In a world where technology is at our finger tips, it’s easier than ever to record, track and analyse all of your running metrics. Whilst gadgets such as heart rate monitors and GPS watches can be fantastic tools for collecting data which will enable you to monitor progression and the effectiveness of your training programme, is using technology always beneficial?

With that in mind, check out the following reasons why sometimes it might just be best to leave the technology at home when you run.

It can cause unnecessary stress!

I’ve lost count of the number of runners that I know who have genuinely have their day ruined when somebody steals their Strava segment or when they don’t hit their desired splits! Some are so filled with rage when they are knocked down the Strava leaderboard that common sense goes out the window and they embark on their third training session of the day just to regain their crown!

If this sounds familiar think of the reasons why you started running in the first place and I would hazard a guess that enjoyment would feature highly, not to become angered by a statistic that is out of your control.

It’s not healthy to continually compare yourself to others

Online tracking tools and running apps do invite you to compare yourself to others, particularly if you make your data public. Whilst a bit of competition can be motivating, for many runners comparing yourself to others can become destructive.

The beauty of running is that all runners are unique and there are countless variables that can affect your individual performance on any given day. Therefore continually comparing yourself to others can potentially leave you feeling de-motivated and miserable.

Learn to listen to your body

The danger of being entirely governed by technology such as GPS watches and heart rate monitors means that you lose the ability to listen to your body and to run to ‘feel’. Our bodies are incredibly effective at providing us with internal or biofeedback whenever we exercise. Information on our breathing rate, heart rate and fatigue levels within the muscle is constantly being fed back to our brain so that we can adjust our effort accordingly. On any given day your performance can be affected by the weather, nutrition and hydration, sleep, hormones, energy levels and numerous other factors.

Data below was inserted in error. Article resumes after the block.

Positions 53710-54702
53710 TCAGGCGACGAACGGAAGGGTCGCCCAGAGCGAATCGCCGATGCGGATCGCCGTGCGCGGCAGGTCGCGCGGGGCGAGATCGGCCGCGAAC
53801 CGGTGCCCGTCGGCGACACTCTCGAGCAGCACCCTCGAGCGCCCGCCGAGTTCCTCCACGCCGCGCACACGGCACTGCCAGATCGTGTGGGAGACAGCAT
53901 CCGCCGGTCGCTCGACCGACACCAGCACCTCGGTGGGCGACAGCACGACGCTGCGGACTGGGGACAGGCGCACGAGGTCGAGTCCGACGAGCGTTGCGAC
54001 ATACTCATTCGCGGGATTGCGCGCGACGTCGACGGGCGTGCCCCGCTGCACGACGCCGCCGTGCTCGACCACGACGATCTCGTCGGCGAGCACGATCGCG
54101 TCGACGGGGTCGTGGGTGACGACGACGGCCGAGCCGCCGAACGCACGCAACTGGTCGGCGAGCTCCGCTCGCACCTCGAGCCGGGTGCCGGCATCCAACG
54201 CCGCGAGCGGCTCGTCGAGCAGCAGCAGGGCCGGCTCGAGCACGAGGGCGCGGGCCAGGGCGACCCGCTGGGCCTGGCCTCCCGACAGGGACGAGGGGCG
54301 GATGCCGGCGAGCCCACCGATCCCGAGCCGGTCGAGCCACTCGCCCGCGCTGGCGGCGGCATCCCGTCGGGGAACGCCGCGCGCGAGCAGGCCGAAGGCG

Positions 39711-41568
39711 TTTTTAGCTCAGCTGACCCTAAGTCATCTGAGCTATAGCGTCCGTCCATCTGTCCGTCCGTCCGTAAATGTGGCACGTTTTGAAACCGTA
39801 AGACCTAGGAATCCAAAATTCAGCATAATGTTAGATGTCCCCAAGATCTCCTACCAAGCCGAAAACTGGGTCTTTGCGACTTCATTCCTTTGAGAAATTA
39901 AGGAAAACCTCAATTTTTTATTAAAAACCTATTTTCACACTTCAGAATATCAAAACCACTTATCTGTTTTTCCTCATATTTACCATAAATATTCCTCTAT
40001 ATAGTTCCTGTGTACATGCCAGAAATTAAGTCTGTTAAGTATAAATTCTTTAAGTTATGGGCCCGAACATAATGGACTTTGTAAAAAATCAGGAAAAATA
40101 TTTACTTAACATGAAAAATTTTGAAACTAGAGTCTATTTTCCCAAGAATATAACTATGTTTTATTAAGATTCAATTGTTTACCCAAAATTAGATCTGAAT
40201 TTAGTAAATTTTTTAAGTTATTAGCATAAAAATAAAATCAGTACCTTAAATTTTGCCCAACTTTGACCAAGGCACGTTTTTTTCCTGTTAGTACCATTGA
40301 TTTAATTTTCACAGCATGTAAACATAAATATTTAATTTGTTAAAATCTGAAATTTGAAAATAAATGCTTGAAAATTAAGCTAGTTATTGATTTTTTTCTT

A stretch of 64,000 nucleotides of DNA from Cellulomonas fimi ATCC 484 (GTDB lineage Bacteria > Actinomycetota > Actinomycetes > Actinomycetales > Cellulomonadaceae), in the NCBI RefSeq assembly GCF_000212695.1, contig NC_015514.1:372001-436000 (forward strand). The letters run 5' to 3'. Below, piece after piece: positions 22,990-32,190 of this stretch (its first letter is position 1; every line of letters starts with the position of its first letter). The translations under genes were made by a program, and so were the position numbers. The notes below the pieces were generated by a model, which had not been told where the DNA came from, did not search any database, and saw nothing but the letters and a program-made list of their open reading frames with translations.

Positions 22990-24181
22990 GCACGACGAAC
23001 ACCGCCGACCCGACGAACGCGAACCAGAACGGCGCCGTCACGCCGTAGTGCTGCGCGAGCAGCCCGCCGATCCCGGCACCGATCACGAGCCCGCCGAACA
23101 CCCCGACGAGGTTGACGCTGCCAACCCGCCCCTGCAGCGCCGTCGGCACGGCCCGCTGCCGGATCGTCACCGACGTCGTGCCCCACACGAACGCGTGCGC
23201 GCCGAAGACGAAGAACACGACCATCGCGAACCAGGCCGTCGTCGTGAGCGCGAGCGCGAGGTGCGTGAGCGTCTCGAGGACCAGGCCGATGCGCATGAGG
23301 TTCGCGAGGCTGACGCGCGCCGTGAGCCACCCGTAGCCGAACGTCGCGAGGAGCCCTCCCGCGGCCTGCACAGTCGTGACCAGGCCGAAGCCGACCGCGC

Relying solely on a GPS watch to try and hit your target pace may mean that you are forcing things when perhaps your body is telling you otherwise. Therefore learning to tune into your effort and body’s biofeedback is crucial to better pace judgement and to help reduce the risk of over-training and/or injury.

Enjoy the freedom

Many runners are guilty of becoming slaves to their watches. Constant analysis of your splits during training can create unnecessary pressure which then draws the fun and enjoyment out of running.

Why not try some runs where you run ‘naked’ (not literally of course!). Ditch your watch and head out of the door for as little or as long as you like. You’ll be amazed at how liberating it feels not to be dictated to by a small device on your wrist!


Many runners fail to realise that in sharing their running data online they are potentially jeopardising their personal safety . If you upload your running data and share it publically you might want to consider that you are providing people with information such as where you start and finish your runs, your regular routes and the time of day that you head out.

Fortunately, attacks on runners aren’t too common but you certainly don’t want to share any more information about your routines than you have to! You should carefully consider you privacy settings on any apps that you might use so that only those that you want to can access your running data.